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The following is the text of the candidate1 draft with minor
revisions relating to the small amount of discussion over the
past week. Main changes:
+ I included the cooperation requirement, since nobody seemed to
object to it. I didn't include Michael's proposed changes to
that clause, since there seemed to be some (small amount of)
dissent about them. Further discussion on that paragraph would
be useful, perhaps.
+ minor change of "internet" to "Internet".
Complete draft with change bars, less pagination, follows. If there
is no further discussion in the next day or so I'd like to mail it
in comfortably before the deadline as -02.
Network Working Group B. Black
Internet-Draft Layer8 Networks
|Expires: May 20, 2002 V. Gill
| November 19, 2001
Requirements for IPv6 Site-Multihoming Architectures
Status of this Memo
This document is an Internet-Draft and is in full conformance with
all provisions of Section 10 of RFC2026.
Internet-Drafts are working documents of the Internet Engineering
Task Force (IETF), its areas, and its working groups. Note that
other groups may also distribute working documents as Internet-
Internet-Drafts are draft documents valid for a maximum of six months
and may be updated, replaced, or obsoleted by other documents at any
time. It is inappropriate to use Internet-Drafts as reference
material or to cite them other than as "work in progress."
The list of current Internet-Drafts can be accessed at
The list of Internet-Draft Shadow Directories can be accessed at
| This Internet-Draft will expire on May 20, 2002.
Copyright (C) The Internet Society (2001). All Rights Reserved.
Site-multihoming, i.e. connecting to more than one IP service
provider, is an essential component of service for many sites which
are part of the Internet. Existing IPv4 site-multihoming practices,
described in a companion draft , provides a set of capabilities
that must be accommodated by the adopted site-multihoming
architecture in IPv6, and a set of limitations that must be overcome,
relating in particular to scalability.
This document outlines a set of requirements for a new IPv6 site-
Current IPv4 site-multihoming practices have been added on to the
CIDR architecture , which assumes that routing table entries can
be aggregated based upon a hierarchy of customers and service
However, it appears that this hierarchy is being supplanted by a
dense mesh of interconnections . Additionally, there has been an
enormous growth in the number of multihomed sites. For purposes of
redundancy and load-sharing, the multihomed address blocks, which are
almost always a longer prefix than the provider aggregate, are
announced along with the larger, covering aggregate originated by the
provider. This contributes to the rapidly-increasing size of the
global routing table. This explosion places significant stress on
the inter-provider routing system.
| Continued growth of both the Internet and the practice of site-
multihoming will seriously exacerbate this stress. The site-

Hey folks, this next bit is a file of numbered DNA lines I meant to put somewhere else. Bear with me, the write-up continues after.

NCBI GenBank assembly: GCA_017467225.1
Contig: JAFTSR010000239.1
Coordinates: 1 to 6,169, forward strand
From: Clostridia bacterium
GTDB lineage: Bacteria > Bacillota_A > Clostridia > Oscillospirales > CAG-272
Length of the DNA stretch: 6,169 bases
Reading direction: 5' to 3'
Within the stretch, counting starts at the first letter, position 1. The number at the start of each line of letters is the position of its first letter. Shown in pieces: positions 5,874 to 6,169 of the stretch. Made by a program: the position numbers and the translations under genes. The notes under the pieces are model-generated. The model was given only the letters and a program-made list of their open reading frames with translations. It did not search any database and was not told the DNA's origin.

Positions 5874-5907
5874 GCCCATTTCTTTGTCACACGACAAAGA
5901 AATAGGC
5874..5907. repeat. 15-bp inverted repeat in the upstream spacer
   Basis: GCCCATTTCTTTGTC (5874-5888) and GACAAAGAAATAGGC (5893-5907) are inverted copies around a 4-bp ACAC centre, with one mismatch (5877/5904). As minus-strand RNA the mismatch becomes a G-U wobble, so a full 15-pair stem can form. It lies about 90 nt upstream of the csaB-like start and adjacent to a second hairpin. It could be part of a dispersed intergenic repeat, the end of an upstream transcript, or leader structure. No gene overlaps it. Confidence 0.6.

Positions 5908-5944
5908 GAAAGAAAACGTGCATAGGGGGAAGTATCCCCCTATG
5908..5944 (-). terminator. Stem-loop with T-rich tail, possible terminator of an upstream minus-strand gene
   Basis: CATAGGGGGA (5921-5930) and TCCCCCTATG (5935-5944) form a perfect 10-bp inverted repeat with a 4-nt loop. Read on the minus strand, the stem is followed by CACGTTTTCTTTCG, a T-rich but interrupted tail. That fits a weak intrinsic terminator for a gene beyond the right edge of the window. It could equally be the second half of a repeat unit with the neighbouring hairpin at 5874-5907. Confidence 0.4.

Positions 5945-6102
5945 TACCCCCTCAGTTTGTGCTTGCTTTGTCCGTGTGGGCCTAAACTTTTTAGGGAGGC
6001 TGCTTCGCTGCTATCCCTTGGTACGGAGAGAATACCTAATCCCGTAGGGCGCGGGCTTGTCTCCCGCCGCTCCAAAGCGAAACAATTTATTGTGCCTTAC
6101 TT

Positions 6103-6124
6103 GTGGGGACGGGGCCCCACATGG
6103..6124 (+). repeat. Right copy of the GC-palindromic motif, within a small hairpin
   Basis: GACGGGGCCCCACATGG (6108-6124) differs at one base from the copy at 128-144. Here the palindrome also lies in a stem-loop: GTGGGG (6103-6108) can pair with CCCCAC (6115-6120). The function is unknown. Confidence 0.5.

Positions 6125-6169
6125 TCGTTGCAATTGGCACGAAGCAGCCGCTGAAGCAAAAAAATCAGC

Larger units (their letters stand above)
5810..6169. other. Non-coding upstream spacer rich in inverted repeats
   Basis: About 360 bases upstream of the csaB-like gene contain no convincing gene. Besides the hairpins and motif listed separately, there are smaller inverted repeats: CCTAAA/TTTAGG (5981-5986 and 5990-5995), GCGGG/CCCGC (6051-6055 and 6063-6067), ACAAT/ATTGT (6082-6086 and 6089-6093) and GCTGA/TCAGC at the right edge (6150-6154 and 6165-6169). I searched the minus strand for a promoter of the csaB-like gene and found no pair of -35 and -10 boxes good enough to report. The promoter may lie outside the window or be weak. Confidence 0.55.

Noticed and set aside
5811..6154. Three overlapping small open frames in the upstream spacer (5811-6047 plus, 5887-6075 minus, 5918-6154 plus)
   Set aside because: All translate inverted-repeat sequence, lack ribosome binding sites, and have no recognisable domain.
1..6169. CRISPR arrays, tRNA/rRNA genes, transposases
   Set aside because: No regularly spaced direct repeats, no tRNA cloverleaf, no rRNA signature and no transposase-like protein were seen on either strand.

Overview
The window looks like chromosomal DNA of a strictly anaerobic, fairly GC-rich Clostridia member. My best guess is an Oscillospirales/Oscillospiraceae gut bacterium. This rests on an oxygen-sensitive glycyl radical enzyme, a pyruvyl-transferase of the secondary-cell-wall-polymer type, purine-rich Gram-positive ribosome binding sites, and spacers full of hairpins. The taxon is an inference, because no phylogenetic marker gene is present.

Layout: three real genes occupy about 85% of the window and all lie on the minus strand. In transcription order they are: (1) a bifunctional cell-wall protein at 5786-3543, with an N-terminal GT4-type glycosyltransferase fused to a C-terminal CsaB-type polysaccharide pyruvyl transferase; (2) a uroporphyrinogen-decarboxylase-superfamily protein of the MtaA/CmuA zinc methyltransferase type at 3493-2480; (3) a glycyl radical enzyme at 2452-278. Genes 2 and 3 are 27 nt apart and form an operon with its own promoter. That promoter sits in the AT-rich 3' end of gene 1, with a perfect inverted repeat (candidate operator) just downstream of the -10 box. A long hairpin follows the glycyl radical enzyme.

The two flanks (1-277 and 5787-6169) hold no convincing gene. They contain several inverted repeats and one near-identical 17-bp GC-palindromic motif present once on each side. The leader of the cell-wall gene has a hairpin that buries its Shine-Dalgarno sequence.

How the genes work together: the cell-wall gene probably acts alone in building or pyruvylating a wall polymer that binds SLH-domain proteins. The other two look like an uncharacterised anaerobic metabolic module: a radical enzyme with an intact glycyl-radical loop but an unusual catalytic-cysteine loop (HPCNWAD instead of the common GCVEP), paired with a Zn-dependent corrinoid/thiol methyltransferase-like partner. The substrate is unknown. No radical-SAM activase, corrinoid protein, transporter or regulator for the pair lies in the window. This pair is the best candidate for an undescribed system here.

multihoming architecture for IPv6 should allow the routing system to
scale more pleasantly.
The key words "MUST", "MUST NOT", "REQUIRED", "SHALL", "SHALL NOT",
"SHOULD", "SHOULD NOT", "RECOMMENDED", "MAY", and "OPTIONAL" in this
document are to be interpreted as described in RFC 2119 .
A "site" is an entity autonomously operating a network using IP and,
in particular, determining the addressing plan and routing policy for
that network. This definition is intended to be equivalent to
"enterprise" as defined in .
A "transit provider" operates a site which directly provides
connectivity to the Internet to one or more external sites. The
connectivity provided extends beyond the transit provider's own site.
A transit provider's site is directly connected to the sites for
which it provides transit.
A "multihomed" site is one with more than one transit provider.
"Site-multihoming" is the practice of arranging a site to be multi-
The term "re-homing" denotes a transition of a site between two
states of connectedness, due to a change in the connectivity between
the site and its transit providers' sites.
3. Multihoming Requirements
3.1 Capabilities of IPv4 Multihoming
The following capabilities of current IPv4 multihoming practices MUST
be supported by an IPv6 multihoming architecture. IPv4 multihoming
is discussed in more detail in .
By multihoming, a site MUST be able to insulate itself from certain
failure modes within one or more transit providers, as well as
failures in the network providing interconnection among one or more
Infrastructural commonalities below the IP layer may result in
connectivity which is apparently diverse sharing single points of
failure. For example, two separate DS3 circuits ordered from
different suppliers and connecting a site to independent transit
providers may share a single conduit from the street into a building;
in this case backhoe-fade of both circuits may be experienced due to
a single incident in the street. The two circuits are said to "share
The multihoming architecture MUST accommodate (in the general case,
issues of shared fate notwithstanding) continuity of connectivity
during the following failures:
o Physical failure, such as a fiber cut, or router failure,
o Logical link failure, such as a misbehaving router interface,
o Routing protocol failure, such as a BGP peer reset,
o Transit provider failure, such as a backbone-wide IGP failure, and
o Exchange failure, such as a BGP reset on an inter-provider
3.1.2 Load Sharing
By multihoming, a site MUST be able to distribute both inbound and
outbound traffic between multiple transit providers. This
requirement is for concurrent use of the multiple transit providers,
not just the usage of one provider over one interval of time and